It’s not that physical retail is dead, it’s just that boring and complacent retail is.”
These are bold words from Matt Alexander, one of the co-founders of Neighborhood Goods, opening Nov. 17 at Legacy West in Plano. Neighborhood Goods (NG) is a curated collection of rotating brands, all housed in a minimalist, 14,000-square-foot retail space that allows the merchandise to stand out and gives customers plenty of room to roam about.
Matt is no stranger to retail, having launched two brands previously, as well as Unbranded, a nonprofit organization in Dallas that provides local makers with free space for pop-up shops.
But don’t call Neighborhood Goods a pop-up. “This is the grown-up version,” he says.
An Evolving Mix of Brands
Matt and his partner, Dallas developer Mark Masinter, have created an updated, unique take on the retail store that positions locally owned brands like Benincasa Milano (which hasn’t arrived to NG yet, but will shortly) next to more established, buzzworthy brands like Reese Witherspoon’s Draper James.
These brands are located around the space in different zones, or “activations,” as the NG team calls them. Each activation is minimally merchandised and easy to shop. It looks more like an art gallery than a department store. Most of the inventory is kept in the back. Shoppers find what they want in the display and then page a store associate via mobile app or self check-out stations to deliver it.
There are about 15 different activations inside Neighborhood Goods at any one time. The Gift Guide activation is currently set up with a curated mix of items suggested for holiday gift-giving, like prints from Dallas artist Rob Wilson, Framebridge art frames, Pure Cycles bikes and Citizenry home decor. Other activations are an experience for a single brand, like the wall of limited-edition sneakers from Stadium Goods or the toddler and kids’ clothing from Primary. Everything in NG is shoppable, down to the Sonos speakers playing music and the dinner plates from the in-house restaurant.
Matt and his team are looking for that perfect, always evolving mix of big brands and little brands. Some have never been available in a physical location before (like The Inside), some have done pop-ups only (like Desmond & Dempsey), and some are only available in bigger cities (like Supreme). The price points occupy a wide range, down to house-branded enamel pins available for just a few bucks.
“You need the juxtaposition of big brands that people know next to the little brand they don’t. I think that’s something a lot of these guys have never experienced, and that’s one of the fun things about what we’re doing.”
But Matt swears choosing brands has nothing to do with how new they are to a physical space or not. It’s about “whether they have the capacity and willingness to do something interesting,” he says.
The length of time that particular brands are in residency at Neighborhood Goods will vary: Some will be there for over a year and some for as little as two months. For the brands that stay for up to a year, their merchandise will still constantly rotate out so it’s fresh. The entire store will never switch over at once; there will be gradual changes, one activation at a time. And even when a brand leaves, customers can still purchase its products from the Neighborhood Goods app as long as there is inventory left.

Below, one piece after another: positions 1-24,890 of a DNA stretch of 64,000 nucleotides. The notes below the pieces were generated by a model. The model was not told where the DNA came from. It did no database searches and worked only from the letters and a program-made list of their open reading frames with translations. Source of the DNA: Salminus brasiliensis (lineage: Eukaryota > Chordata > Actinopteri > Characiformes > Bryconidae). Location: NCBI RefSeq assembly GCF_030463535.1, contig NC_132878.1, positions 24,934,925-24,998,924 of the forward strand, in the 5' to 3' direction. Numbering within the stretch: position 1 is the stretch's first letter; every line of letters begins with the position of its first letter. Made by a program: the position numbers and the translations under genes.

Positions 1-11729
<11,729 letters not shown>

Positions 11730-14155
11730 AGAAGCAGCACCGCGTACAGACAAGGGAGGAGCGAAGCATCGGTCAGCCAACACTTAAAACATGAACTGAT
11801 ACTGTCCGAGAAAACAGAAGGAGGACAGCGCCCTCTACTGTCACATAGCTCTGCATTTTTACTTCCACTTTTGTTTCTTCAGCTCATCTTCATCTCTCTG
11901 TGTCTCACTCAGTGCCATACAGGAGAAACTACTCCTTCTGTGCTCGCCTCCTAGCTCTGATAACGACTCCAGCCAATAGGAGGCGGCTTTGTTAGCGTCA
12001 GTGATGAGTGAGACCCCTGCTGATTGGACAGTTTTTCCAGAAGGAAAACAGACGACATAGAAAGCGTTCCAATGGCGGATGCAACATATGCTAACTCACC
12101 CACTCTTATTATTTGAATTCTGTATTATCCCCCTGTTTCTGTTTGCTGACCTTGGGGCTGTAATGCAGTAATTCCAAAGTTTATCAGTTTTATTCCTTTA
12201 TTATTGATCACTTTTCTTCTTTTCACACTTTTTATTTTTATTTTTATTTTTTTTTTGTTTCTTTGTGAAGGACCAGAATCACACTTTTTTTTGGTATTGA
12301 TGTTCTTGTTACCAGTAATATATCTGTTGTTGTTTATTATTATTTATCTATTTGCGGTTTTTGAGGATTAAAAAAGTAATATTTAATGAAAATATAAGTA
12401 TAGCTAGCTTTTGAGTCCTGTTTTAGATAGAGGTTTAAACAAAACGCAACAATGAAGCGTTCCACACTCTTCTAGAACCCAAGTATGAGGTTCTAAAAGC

Meeting Shoppers Where They Are
One of Neighborhood Goods’ strengths – and probably a step where many retailers fall short – is its ability to meet each shopper on his or her own terms. Some shoppers will want to have that traditional experience, coming in to interact with sales staff and ask questions about a product. NG ensures the best service possible by bringing on store associates who are paid fairly, don’t depend on commission (so they’re not overly pushy) and feel invested in the experience (all store associates have access to a messenger-like app where they can share immediate feedback with fellow associates and the store leadership).
But Matt is very interested in how well they can cater to the more self-conscious shoppers. These customers have already done their homework online and prefer to get in and out quickly. They can walk in, find the product, scan it and check themselves out on the iPads or the app. The only interaction they’d have with sales staff is when the associate finally delivers the product to them in a bag. “Shopping is somewhat of an extroverted activity and can be quite uncomfortable for some people. The app allows us to make that so much more easy for those people.”
Some guests may just come in for a quick burger or beer with friends at the in-house restaurant, Prim & Proper, operated by Front Burner Restaurants. Say they’re scrolling through the NG app and something catches their eye. They can immediately text questions about that item to a store associate. Or they can go ahead and check out online and have the associate drop off their purchase at the table.
The Neighborhood Goods team also sees the space as more than a place just to shop or eat; it’s a place where brands can grow and people can gather. A podcast will launch soon, recorded live in the store, in which the people behind these brands can tell their stories. The team also plans an in-house editorial publication. They would love to provide a spotlight on interesting people in the community, and to partner with nonprofits and brands for events.
Neighborhood Goods is planning a weeklong celebration Nov. 17-24 for its grand opening. Details below.